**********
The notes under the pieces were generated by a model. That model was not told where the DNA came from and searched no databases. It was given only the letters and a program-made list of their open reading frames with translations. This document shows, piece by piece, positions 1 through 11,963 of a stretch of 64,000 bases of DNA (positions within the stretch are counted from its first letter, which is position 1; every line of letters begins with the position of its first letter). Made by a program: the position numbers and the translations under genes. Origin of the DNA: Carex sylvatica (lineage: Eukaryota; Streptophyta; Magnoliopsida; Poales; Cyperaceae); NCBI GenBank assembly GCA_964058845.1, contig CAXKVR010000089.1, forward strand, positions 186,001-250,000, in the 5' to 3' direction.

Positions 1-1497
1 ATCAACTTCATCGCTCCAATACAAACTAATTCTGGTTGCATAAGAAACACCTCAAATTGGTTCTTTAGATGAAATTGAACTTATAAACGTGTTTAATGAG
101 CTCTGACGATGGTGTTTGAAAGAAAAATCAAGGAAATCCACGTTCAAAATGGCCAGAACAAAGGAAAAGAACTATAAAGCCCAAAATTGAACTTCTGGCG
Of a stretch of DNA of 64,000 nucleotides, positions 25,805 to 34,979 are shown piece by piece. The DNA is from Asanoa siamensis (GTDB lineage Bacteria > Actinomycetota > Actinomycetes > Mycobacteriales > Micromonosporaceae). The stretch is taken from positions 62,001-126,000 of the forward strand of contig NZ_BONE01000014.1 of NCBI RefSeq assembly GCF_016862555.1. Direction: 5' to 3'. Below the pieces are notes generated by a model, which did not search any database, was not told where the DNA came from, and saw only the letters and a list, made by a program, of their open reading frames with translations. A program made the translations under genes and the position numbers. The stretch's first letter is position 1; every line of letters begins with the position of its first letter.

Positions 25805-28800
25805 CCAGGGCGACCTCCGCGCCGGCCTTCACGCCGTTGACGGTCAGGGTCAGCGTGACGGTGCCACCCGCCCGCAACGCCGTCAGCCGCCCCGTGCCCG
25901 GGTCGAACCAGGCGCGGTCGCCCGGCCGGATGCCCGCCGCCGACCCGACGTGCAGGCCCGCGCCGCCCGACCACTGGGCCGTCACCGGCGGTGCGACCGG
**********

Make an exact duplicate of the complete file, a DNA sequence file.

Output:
The notes under the pieces were generated by a model. That model was not told where the DNA came from and searched no databases. It was given only the letters and a program-made list of their open reading frames with translations. This document shows, piece by piece, positions 1 through 11,963 of a stretch of 64,000 bases of DNA (positions within the stretch are counted from its first letter, which is position 1; every line of letters begins with the position of its first letter). Made by a program: the position numbers and the translations under genes. Origin of the DNA: Carex sylvatica (lineage: Eukaryota; Streptophyta; Magnoliopsida; Poales; Cyperaceae); NCBI GenBank assembly GCA_964058845.1, contig CAXKVR010000089.1, forward strand, positions 186,001-250,000, in the 5' to 3' direction.

Positions 1-1497
1 ATCAACTTCATCGCTCCAATACAAACTAATTCTGGTTGCATAAGAAACACCTCAAATTGGTTCTTTAGATGAAATTGAACTTATAAACGTGTTTAATGAG
101 CTCTGACGATGGTGTTTGAAAGAAAAATCAAGGAAATCCACGTTCAAAATGGCCAGAACAAAGGAAAAGAACTATAAAGCCCAAAATTGAACTTCTGGCG
Of a stretch of DNA of 64,000 nucleotides, positions 25,805 to 34,979 are shown piece by piece. The DNA is from Asanoa siamensis (GTDB lineage Bacteria > Actinomycetota > Actinomycetes > Mycobacteriales > Micromonosporaceae). The stretch is taken from positions 62,001-126,000 of the forward strand of contig NZ_BONE01000014.1 of NCBI RefSeq assembly GCF_016862555.1. Direction: 5' to 3'. Below the pieces are notes generated by a model, which did not search any database, was not told where the DNA came from, and saw only the letters and a list, made by a program, of their open reading frames with translations. A program made the translations under genes and the position numbers. The stretch's first letter is position 1; every line of letters begins with the position of its first letter.

Positions 25805-28800
25805 CCAGGGCGACCTCCGCGCCGGCCTTCACGCCGTTGACGGTCAGGGTCAGCGTGACGGTGCCACCCGCCCGCAACGCCGTCAGCCGCCCCGTGCCCG
25901 GGTCGAACCAGGCGCGGTCGCCCGGCCGGATGCCCGCCGCCGACCCGACGTGCAGGCCCGCGCCGCCCGACCACTGGGCCGTCACCGGCGGTGCGACCGG